So you want to investigate your own past. How to begin?
First you should access and organize your own personal records. These are going to be extremely valuable assets in your research. And it's here that packrats have an inherent advantage, although many of them may need help organizing their stuff. Old grade-school report cards, college financial aid letters, tax returns, bank statements, tax bills, car maintenance records, even simple receipts can tell a story. When was it that you had that tire blowout on the freeway exactly? You remember the exit sign but which tow company came to help, with that nice man who turned out to know your cousin? And, yes, that's how you found out why your uncle had to leave town so suddenly back when you were a kid.
Records tell stories, you just have to allow them to speak.
An even more powerful treasure trove of your past lies in the letters, journals, photos, tapes and videos you've stuffed in an old box in the garage somewhere. Fifty times you almost threw them away; fifty times you didn't.
Now that you're seriously contemplating your history they are suddenly fifty times more valuable than they were yesterday. Most of the letters were addressed to you from someone else among your family members, friends, or associates. But you also have of your own letters, like those you wrote overseas that your sister saved for you.
Pay attention to the language usage in these letters. Look at the stamps and the postmarks. Note the dates. In stories, certain details matter.
And there is your college application essay, your first job application cover letter, an angry Letter to the Editor of the local newspaper. Your own writing is always a window into your prior self -- how you presented yourself to the world back then, and how you used language to express your feelings.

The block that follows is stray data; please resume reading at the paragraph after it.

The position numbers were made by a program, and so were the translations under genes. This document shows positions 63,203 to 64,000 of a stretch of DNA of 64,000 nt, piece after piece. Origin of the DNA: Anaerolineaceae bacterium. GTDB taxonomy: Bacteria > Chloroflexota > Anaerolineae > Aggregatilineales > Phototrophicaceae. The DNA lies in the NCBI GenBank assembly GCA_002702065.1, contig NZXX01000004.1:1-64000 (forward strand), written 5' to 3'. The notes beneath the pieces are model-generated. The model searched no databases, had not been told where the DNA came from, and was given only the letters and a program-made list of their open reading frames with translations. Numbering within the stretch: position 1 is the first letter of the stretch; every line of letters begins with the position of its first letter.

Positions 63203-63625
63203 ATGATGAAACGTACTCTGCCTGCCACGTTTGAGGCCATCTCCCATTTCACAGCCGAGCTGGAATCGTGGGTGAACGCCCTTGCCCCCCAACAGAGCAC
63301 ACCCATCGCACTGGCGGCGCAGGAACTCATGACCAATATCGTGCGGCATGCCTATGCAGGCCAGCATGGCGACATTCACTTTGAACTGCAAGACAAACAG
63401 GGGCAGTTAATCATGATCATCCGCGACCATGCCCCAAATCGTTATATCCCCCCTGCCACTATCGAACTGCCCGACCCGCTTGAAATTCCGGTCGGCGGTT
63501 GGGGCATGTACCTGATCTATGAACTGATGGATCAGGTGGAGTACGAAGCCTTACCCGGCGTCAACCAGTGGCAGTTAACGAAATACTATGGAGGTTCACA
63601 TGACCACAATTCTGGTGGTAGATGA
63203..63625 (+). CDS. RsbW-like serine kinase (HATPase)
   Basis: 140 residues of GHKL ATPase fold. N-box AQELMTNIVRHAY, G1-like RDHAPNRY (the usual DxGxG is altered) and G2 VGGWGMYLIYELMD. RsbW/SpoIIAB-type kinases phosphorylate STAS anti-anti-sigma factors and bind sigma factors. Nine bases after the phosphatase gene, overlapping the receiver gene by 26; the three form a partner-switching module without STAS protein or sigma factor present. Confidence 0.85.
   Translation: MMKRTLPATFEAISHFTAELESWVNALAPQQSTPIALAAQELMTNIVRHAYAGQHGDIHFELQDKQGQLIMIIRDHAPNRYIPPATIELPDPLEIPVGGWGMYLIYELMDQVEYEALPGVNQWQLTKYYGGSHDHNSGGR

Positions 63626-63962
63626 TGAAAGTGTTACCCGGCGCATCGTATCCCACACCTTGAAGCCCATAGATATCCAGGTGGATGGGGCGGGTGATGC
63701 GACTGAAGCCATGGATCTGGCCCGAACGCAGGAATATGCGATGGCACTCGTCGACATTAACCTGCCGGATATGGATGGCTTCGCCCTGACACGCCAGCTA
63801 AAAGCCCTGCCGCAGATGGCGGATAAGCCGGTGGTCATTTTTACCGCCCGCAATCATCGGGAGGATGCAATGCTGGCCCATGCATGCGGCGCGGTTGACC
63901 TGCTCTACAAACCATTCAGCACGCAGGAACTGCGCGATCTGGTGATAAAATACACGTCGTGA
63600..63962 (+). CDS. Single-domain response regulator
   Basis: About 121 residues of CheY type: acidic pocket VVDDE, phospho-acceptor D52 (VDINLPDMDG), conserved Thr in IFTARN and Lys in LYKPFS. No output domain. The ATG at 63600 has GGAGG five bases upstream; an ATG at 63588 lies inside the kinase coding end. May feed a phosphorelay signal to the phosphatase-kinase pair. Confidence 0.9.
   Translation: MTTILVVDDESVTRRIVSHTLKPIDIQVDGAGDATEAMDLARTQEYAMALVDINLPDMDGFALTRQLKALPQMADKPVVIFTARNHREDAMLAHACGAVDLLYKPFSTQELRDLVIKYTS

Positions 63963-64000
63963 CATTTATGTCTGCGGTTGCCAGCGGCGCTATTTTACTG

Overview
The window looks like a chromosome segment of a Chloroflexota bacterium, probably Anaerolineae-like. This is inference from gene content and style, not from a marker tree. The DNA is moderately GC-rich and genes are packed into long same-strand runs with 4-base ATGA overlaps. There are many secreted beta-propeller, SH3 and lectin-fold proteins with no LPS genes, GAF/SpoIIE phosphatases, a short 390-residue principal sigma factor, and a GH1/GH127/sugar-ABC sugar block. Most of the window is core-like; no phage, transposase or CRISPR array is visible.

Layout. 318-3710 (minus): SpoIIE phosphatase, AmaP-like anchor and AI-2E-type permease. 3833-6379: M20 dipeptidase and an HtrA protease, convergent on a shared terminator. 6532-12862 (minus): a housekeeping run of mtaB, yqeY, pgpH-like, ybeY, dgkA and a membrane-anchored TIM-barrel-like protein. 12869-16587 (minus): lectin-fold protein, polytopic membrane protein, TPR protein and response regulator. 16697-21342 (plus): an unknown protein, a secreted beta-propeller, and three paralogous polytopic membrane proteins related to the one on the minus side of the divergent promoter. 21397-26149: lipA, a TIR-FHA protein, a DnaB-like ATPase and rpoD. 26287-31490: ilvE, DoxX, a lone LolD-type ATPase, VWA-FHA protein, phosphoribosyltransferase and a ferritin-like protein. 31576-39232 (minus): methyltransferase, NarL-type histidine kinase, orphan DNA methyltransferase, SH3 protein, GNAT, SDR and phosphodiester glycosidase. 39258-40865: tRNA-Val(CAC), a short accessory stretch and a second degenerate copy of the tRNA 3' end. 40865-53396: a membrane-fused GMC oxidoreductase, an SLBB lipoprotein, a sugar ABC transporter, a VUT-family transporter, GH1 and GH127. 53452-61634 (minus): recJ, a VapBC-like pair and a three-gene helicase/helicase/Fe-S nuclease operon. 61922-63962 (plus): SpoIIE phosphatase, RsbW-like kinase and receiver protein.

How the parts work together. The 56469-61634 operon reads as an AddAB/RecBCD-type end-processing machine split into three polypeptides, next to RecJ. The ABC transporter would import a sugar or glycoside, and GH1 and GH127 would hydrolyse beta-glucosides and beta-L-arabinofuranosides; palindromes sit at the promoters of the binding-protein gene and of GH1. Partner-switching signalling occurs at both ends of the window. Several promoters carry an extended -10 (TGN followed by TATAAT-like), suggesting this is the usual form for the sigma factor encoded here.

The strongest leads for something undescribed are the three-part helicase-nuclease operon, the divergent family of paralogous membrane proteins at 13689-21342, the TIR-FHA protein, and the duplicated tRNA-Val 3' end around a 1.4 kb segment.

As you pour through this mass of material, think as if you are conducting a forensic analysis, as if your former self were somebody alien to you now. The reason I say this is you need to try and be as objective about yourself as possible in this process.
It should be as if you are writing a biography of another person.
Photographic evidence is particularly revealing. Note the expressions, the body language, who stands next to whom, what's in the background, which smiles are natural and which are forced. Who snapped that photo.
Every picture tells not one but many stories. Much of what you are seeking can be glimpsed through the lens of cameras past but you have to be able to see it.
Beyond physical records and let's be frank here, most of us don't have many, you have a great tool in your computer. Your grandmother didn't have that when she wrote down her memories. So take advantage of your advantage. More and more digitized history is available, as various efforts to catalogue the past and bring it online proceed here and there.
And of course there is original web content itself. Stories about you that appeared here and there. More photos. More citations. Look up your name at academia.edu. You might be surprised how many scholars have cited your work.